Remina: Junji Ito's Horror is a Whole Planet!
Remina is one of Junji Ito's latest horror manga stories, and it's utterly nuts. In a good way. A horror story should be utterly insane, nightmarish, and irrational. Ito understands this better than most storytellers. He might have taken a few years off horror to draw a manga about his cat, but he's come back with a vengeance. His output seems unstoppable right now.
The cosmic, unstoppable monster this time is an entire planet. A scientist discovers a distant planet moving across space, devouring and destroying any bodies in its way, even planets. He names it Remina after his beloved daughter. He's lauded for his important discovery, and Remina becomes a celebrity. However, when the planet Remina turns out to be heading straight towards Earth, seemingly intent on consuming the world, panic ensues in the worst way imaginable. The mob turns on Remina and her father, blaming them for dooming the Earth. A doomsday cult thinks sacrificing human Remina would keep the planet Remina from destroying the Earth.
The major quibble here is that Remina the girl is passive and a perpetual victim throughout the story. She's dragged from one horrible situation to another and constantly has to be saved by men. She has no real agency and is dependent on men. It's a very old sexist trope from Horror that Ito falls into because it's easy. It's a bit disappointing that Ito is making a commentary about the sexism and exploitation of girls in celebrity culture only to indulge in the very sexism that he's condemning the world for.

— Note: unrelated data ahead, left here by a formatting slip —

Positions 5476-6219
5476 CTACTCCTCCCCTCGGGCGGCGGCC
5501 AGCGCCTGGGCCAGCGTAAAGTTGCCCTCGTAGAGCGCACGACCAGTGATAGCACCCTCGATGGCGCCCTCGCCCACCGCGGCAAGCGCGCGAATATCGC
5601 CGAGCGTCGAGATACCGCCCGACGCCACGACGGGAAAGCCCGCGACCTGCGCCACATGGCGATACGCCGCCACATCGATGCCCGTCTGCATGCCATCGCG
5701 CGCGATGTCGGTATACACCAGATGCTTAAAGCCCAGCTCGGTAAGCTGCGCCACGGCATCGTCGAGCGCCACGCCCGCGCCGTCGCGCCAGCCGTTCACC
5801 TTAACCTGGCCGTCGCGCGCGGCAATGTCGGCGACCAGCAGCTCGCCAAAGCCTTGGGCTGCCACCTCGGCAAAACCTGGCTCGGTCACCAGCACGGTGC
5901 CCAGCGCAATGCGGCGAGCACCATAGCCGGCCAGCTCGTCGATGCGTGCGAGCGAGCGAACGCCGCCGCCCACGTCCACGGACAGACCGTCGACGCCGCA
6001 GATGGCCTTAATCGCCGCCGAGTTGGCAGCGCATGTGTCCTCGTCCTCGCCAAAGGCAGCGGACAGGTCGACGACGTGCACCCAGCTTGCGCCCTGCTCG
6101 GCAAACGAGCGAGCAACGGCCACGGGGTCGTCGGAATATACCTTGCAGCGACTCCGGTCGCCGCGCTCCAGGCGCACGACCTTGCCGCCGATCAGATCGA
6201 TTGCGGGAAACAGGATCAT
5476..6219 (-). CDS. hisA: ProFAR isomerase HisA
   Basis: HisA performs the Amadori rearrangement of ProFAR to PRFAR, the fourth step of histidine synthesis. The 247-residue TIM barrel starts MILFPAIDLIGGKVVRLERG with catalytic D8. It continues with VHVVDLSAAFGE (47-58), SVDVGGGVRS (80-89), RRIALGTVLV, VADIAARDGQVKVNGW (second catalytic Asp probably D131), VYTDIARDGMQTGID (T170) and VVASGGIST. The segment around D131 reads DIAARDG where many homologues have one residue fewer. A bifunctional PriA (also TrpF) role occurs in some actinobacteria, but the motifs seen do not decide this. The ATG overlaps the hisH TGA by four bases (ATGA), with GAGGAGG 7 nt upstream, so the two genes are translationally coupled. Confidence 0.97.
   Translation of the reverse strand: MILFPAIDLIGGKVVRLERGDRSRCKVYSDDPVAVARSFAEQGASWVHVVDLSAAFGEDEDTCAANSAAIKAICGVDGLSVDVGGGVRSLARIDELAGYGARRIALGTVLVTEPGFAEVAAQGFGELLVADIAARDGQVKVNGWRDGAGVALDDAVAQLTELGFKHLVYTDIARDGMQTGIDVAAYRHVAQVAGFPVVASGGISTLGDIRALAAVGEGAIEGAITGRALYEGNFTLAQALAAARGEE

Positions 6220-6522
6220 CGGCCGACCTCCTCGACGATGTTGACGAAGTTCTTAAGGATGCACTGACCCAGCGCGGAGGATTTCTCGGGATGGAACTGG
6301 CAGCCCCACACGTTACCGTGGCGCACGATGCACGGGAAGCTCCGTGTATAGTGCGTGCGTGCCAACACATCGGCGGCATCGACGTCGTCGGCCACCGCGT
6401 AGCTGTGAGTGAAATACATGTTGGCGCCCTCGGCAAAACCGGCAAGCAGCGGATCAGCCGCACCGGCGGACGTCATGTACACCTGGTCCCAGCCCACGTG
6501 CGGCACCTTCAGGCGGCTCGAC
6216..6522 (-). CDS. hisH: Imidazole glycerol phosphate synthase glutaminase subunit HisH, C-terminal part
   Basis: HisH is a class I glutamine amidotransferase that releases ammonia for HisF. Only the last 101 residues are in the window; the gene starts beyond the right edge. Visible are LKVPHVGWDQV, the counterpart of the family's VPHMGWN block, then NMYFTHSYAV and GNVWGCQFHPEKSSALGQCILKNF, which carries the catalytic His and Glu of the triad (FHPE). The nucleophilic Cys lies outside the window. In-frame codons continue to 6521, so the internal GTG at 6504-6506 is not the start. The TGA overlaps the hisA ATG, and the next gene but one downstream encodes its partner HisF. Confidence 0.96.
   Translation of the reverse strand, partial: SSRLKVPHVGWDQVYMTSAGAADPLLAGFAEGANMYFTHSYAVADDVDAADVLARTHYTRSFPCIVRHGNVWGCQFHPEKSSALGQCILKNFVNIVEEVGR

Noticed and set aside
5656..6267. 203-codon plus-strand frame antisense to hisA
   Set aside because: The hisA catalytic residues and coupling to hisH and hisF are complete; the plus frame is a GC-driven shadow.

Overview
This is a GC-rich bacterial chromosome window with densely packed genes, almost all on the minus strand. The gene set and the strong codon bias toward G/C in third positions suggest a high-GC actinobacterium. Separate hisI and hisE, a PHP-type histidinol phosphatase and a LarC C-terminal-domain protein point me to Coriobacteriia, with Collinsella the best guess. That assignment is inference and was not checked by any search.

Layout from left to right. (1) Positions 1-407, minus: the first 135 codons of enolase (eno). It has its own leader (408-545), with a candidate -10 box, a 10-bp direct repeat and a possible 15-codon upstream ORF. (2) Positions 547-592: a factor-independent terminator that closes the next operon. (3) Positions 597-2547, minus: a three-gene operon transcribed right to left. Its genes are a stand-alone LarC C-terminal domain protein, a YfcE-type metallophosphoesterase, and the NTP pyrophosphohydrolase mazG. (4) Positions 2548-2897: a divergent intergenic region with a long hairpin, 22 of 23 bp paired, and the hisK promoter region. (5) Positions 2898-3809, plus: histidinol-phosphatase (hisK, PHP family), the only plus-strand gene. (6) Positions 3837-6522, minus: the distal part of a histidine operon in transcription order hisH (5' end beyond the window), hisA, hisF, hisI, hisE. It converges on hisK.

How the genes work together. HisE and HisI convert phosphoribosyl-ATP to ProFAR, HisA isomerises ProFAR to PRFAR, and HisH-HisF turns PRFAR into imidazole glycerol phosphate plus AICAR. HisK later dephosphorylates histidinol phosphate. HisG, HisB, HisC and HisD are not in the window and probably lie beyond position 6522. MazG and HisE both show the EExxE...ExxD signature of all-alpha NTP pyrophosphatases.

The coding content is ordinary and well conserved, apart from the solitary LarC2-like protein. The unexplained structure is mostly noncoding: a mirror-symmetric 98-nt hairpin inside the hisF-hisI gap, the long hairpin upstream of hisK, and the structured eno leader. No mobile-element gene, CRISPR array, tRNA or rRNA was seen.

Aside from that flaw, Ito pushes the story as far as it would go. The idea of a planet that's actually evil is a fun one. There's the Lovecraftian theme of a cosmic monster so vast and unstoppable that humans are barely an after-thought in its path of destruction. The story is a masterclass in escalation. The setpieces get bigger and bigger, split between the planetary catastrophe that no one can escape and Remina trying to escape both the crazed mob and the doomsday cult that want to kill her. Men are feckless and irrational here, and poor Remina is thrown from one maniac to another. No man is reliable, not her boyfriend, not her fan club's president until a homeless man emerges as the one heroic and selfless figure in the whole story. There's also a thin line between horror and dark comedy, and Ito dances close to the threshold but never quite steps over it. However, the horror is so insane and absurd that sometimes inappropriate laughter is the right reaction.
Remina is now out in hardcover or digital editions.